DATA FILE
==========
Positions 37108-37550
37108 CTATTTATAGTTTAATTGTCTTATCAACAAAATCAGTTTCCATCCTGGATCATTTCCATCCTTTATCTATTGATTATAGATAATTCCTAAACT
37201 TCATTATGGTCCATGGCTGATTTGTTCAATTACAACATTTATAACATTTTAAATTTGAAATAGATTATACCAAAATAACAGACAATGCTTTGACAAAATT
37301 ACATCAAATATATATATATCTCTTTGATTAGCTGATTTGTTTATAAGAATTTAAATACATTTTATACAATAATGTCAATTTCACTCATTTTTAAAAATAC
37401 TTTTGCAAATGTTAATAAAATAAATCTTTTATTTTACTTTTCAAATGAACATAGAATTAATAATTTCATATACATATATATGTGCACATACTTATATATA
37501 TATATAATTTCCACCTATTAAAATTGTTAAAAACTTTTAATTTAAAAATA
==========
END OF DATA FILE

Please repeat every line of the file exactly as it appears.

Positions 37108-37550
37108 CTATTTATAGTTTAATTGTCTTATCAACAAAATCAGTTTCCATCCTGGATCATTTCCATCCTTTATCTATTGATTATAGATAATTCCTAAACT
37201 TCATTATGGTCCATGGCTGATTTGTTCAATTACAACATTTATAACATTTTAAATTTGAAATAGATTATACCAAAATAACAGACAATGCTTTGACAAAATT
37301 ACATCAAATATATATATATCTCTTTGATTAGCTGATTTGTTTATAAGAATTTAAATACATTTTATACAATAATGTCAATTTCACTCATTTTTAAAAATAC
37401 TTTTGCAAATGTTAATAAAATAAATCTTTTATTTTACTTTTCAAATGAACATAGAATTAATAATTTCATATACATATATATGTGCACATACTTATATATA
37501 TATATAATTTCCACCTATTAAAATTGTTAAAAACTTTTAATTTAAAAATA